It is also called gametophytic apomixis The megagametophyte has the same number of chromosomes as the mother plant. This is due to incomplete meiosis. It generally arises from an archesporial cell or some other part of the nucellus.


Non-recurrent apomixis

The embryo sac consists of haploid cells and the embryo develops from a haploid cell.

Frequency

Obligate apomixis

The reproduction takes place  by apomictic means


Facultative apomixis

The process of reproduction is carried out by both apomictic and sexual means.

Apomixis Examples:

Apomixis can be observed in hawthorns, shadbush, Sorbus, brambles, and blackberries, meadow grasses, mat grass, hawkweeds, etc.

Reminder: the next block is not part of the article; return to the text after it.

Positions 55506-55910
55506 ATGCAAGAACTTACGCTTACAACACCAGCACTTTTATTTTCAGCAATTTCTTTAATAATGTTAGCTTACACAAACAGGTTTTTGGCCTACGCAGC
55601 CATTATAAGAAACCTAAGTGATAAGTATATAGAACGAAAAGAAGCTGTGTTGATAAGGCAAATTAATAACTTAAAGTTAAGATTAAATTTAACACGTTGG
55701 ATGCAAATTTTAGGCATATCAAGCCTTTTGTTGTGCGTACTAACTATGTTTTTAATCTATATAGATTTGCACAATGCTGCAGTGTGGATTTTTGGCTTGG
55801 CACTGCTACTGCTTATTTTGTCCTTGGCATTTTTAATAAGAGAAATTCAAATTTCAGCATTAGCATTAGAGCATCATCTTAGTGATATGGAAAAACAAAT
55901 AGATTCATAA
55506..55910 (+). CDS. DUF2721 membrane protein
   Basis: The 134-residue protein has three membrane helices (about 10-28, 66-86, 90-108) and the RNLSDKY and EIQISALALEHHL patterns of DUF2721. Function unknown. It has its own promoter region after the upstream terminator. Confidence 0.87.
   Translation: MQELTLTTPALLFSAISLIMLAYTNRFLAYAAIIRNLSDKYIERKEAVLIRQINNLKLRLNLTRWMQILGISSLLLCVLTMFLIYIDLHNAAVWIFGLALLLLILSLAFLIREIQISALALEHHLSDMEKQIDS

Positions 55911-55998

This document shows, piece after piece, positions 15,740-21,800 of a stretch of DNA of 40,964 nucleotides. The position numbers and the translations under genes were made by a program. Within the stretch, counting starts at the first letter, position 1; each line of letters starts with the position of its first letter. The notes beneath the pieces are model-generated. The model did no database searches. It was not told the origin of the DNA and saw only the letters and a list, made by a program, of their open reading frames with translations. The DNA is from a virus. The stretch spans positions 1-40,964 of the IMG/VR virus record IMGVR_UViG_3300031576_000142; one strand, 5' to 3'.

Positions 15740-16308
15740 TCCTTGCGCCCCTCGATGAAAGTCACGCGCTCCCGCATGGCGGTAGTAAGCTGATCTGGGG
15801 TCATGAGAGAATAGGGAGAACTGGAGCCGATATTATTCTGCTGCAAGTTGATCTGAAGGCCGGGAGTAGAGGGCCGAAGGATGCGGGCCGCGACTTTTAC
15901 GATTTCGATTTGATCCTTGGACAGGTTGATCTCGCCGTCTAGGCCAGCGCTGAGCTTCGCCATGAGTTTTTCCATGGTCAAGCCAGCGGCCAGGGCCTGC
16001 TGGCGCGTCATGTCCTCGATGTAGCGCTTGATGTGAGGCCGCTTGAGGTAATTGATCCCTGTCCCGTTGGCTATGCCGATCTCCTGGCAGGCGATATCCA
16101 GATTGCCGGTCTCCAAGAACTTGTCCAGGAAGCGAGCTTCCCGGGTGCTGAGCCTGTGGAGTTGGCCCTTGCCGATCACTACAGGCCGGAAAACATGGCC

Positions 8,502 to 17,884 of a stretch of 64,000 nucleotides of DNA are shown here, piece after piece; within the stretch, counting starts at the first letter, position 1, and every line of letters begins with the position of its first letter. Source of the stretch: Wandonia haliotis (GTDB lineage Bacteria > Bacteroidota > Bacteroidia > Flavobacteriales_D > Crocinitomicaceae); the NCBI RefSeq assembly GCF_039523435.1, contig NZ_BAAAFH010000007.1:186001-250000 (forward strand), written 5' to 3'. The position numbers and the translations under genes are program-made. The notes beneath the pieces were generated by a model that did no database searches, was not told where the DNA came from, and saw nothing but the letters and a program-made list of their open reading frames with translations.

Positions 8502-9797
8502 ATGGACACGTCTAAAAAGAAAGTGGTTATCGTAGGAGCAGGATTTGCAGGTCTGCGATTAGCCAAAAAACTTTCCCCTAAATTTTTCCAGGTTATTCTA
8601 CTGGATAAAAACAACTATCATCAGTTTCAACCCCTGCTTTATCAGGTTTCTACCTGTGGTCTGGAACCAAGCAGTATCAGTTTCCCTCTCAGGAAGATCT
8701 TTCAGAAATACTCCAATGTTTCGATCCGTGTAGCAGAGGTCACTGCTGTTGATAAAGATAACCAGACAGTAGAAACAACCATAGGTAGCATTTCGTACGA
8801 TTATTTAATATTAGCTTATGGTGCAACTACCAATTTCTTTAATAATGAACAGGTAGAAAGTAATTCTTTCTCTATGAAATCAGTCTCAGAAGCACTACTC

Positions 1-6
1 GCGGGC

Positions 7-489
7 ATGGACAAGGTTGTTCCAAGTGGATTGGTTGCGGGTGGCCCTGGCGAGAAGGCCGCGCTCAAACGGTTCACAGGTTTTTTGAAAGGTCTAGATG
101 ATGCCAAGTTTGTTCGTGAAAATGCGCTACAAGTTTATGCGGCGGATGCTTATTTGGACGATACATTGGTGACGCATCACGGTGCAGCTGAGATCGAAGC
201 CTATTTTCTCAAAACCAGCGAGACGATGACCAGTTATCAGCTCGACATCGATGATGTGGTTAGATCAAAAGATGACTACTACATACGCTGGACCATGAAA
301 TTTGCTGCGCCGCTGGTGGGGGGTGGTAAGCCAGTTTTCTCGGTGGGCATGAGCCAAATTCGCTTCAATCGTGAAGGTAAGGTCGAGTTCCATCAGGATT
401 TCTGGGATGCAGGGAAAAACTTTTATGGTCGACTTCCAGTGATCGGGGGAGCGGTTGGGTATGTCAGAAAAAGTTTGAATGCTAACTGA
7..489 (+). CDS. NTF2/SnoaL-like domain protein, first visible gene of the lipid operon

Applications of Apomixis

Apomixis has many applications in the produce sector. Some of them are explained below:

  • Development of Pure Lines: Apomixis is a means of rapid production of pure lines in plants. Haploid apogamy and parthenogenesis give rise to haploid plants which after being treated by colchicine treatment can produce diploid pure lines. These pure lines can be used in the production of high yielding cultivars and hybrids.

  • Maintenance of Purity: Obligate apomixis breeds retain the characteristics of the mother plant which are useful in maintaining genetic purity from generation to generation. It can maintain a genotype for several generations. 

  • Conservation of Heterosis: Obligate recurrent apomixis is useful in conserving hybrid vigor for numerous generations. As apomixis does not permit segregation, heterosis can be easily conserved.